Victoria’s Secret shreds catalog as millennials increasingly go mobile
The company announced during its recent earnings call that the catalog will cease production for all brands. The commitment was likely derived from its younger audience’s tendency to shop or search products on mobile devices, and from research that showed the catalog had a lack of impact on sales.
“Catalogs are becoming archaic and have a very short shelf life,” said Carrie McIlveen, U.S. director of marketing at Metia. “Shoppers have strongly adopted mobile ecommerce and the trend is not slowing down.
“Many rely on social influence and digital word of mouth, and others are looking for 24-7 convenience and instant gratification,” she said. “The rise may be fueled by consumers being incredibly engaged on social media platforms.
“In a digital area, paper catalogs are becoming a thing of the past. L Brands appears to have done their data and insights research thoroughly. They have listened to their client, understand shoppers’ wants, and now they are evolving to deliver a valued experience (online), plus the cost savings is a huge factor.”
The drastic decision to retire the Victoria’s Secret catalog was prompted through rigorous testing in specific markets through a trial-run elimination. Results showed no impact on sales, which led L Brands to get rid of the catalog altogether.
Since the rise of mobile and social media has created a retail atmosphere in which consumers are increasingly needy and searching for instant gratification, the catalog has become more and more irrelevant. L Brands has been progressively scaling back on its printed media content as to not intrude on its loyal shoppers.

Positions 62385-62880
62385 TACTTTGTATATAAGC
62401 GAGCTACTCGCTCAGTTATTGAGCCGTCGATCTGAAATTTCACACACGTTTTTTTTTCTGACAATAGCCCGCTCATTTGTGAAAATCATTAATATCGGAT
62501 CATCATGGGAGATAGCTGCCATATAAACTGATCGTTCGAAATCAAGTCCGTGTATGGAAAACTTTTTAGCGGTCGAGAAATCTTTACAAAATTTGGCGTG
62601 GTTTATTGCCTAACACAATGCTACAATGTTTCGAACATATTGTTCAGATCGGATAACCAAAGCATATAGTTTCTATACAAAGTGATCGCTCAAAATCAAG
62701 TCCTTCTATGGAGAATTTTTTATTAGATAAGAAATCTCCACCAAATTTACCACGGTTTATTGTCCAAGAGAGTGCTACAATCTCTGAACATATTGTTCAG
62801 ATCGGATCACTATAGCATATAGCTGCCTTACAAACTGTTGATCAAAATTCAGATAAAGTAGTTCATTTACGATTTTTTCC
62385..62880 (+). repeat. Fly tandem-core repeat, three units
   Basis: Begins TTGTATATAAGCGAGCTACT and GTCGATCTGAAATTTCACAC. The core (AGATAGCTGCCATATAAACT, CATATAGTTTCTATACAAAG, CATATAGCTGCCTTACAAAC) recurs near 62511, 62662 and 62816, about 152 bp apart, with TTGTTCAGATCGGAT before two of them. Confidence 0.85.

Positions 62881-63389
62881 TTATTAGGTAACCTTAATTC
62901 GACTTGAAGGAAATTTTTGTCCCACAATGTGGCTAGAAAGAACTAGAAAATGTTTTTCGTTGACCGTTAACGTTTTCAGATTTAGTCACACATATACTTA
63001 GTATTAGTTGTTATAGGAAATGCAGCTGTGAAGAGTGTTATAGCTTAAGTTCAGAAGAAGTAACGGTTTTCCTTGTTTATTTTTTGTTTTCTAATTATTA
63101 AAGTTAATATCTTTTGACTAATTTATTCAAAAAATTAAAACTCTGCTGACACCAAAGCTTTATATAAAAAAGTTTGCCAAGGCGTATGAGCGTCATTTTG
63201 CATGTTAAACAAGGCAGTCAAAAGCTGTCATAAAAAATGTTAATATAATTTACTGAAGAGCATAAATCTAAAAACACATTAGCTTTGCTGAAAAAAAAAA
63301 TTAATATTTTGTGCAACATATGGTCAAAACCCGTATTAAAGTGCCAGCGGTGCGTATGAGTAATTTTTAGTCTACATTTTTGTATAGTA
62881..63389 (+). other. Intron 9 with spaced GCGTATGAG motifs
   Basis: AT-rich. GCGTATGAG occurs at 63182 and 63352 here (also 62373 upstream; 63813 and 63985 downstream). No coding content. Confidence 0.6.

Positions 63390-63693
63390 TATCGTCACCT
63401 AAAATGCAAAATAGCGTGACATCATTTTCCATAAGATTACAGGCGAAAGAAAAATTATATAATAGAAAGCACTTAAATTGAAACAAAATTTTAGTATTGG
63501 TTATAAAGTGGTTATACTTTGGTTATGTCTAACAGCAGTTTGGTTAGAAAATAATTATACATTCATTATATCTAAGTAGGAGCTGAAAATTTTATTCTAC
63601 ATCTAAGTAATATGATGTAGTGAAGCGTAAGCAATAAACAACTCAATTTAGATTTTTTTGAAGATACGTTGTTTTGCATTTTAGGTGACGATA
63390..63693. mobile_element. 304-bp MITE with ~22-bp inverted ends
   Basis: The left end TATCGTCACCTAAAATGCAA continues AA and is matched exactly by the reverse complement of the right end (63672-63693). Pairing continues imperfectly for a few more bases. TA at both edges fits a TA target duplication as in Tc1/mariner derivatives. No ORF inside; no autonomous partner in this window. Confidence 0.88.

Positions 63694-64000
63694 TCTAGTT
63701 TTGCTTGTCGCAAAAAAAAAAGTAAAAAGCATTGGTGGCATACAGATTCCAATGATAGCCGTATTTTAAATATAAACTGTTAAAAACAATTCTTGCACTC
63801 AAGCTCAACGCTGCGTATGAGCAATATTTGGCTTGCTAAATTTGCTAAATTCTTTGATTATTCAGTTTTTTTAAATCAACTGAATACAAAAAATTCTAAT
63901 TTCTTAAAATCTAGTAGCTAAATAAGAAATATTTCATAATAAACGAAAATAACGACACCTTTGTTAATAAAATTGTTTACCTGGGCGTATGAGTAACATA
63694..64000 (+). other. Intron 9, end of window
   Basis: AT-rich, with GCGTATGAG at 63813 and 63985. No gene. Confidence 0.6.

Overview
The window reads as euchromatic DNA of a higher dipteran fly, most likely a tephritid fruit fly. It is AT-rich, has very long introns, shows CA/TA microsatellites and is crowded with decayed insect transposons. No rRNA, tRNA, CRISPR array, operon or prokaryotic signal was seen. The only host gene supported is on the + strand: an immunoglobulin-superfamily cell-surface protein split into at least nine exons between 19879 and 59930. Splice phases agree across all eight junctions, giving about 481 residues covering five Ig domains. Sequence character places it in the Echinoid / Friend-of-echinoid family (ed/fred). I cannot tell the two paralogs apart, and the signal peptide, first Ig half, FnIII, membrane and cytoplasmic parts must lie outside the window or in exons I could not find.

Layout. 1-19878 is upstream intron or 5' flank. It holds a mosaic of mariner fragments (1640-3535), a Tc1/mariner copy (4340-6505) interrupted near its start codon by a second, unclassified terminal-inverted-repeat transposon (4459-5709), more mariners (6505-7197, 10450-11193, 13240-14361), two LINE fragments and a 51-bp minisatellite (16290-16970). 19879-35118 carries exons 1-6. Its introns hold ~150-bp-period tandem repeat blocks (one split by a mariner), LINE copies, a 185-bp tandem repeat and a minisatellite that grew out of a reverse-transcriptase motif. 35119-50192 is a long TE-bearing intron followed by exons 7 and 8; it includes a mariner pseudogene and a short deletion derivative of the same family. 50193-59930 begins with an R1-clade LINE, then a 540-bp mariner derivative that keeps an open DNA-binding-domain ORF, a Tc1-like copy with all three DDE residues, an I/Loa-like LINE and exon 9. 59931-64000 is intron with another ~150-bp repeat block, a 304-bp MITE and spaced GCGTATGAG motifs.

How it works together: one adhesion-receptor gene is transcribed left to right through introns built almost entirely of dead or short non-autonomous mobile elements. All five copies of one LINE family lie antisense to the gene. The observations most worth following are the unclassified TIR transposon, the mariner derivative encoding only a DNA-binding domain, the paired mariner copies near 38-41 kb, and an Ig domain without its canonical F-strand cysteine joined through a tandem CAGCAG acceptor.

L Brands also thought about the decision in terms of a modern-day business. So many startups are successful today because they are not rooted in long-time business models that are currently irrelevant.
The brand thought about it in terms of it they were starting today, would they have a catalog. The answer is likely no, as so many new brands have risen solely on digital with no print presence.
While the catalog era is diminishing, there is still room for brands to engage and drive sales with consumers if correctly done. It is vital to integrate a mobile call-to-action and digital integration with catalogs in today’s current market to be successful.
For instance, British department store chain House of Fraser is ramping up the mobile shopping experience by updating its iOS applications to include scan-to-explore features such as 3D product reviews, videos, music, shoppable lookbooks and recipes (see more).
Victoria’s Secret did dive into mobile integration a bit by adding a component to its digitally enabled catalogs that entices consumers to take a quiz to see their ideal bra size, type and fit, boosting its mobile merchandising capabilities in time for last year’s Valentine’s Day (see more).
“While catalogs continue to be that ‘proactive tap on the shoulder’ mobile can also play that role with campaigns that nudge using email, texts, NFC and app notifications,” said Lois Brayfield, chief engagement officer at J.Schmid and Associates. “This will be huge for retailers if used wisely.
“On the positive side, if catalogers begin to embrace the mobile phenomena that is dramatically changing our world, and the way in which consumers interact with brands, there could be incredible upside,” she said. “Understanding the customer decision path is critical to success.
“We already know that customers that interact with multiple tactics have higher value so using the combination of mail and mobile as a part of an overall campaign has huge potential.”